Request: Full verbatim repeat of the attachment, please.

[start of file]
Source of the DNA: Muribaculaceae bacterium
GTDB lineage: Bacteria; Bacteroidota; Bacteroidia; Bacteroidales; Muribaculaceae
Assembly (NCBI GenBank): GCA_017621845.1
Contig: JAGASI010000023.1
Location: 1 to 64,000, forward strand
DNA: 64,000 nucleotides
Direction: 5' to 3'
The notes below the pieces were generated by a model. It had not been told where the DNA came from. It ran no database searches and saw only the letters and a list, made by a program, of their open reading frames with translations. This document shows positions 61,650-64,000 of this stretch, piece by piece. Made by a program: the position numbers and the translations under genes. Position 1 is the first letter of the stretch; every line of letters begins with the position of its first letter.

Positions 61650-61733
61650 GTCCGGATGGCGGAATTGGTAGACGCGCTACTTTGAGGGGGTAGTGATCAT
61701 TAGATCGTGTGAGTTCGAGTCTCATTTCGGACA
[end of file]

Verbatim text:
Source of the DNA: Muribaculaceae bacterium
GTDB lineage: Bacteria; Bacteroidota; Bacteroidia; Bacteroidales; Muribaculaceae
Assembly (NCBI GenBank): GCA_017621845.1
Contig: JAGASI010000023.1
Location: 1 to 64,000, forward strand
DNA: 64,000 nucleotides
Direction: 5' to 3'
The notes below the pieces were generated by a model. It had not been told where the DNA came from. It ran no database searches and saw only the letters and a list, made by a program, of their open reading frames with translations. This document shows positions 61,650-64,000 of this stretch, piece by piece. Made by a program: the position numbers and the translations under genes. Position 1 is the first letter of the stretch; every line of letters begins with the position of its first letter.

Positions 61650-61733
61650 GTCCGGATGGCGGAATTGGTAGACGCGCTACTTTGAGGGGGTAGTGATCAT
61701 TAGATCGTGTGAGTTCGAGTCTCATTTCGGACA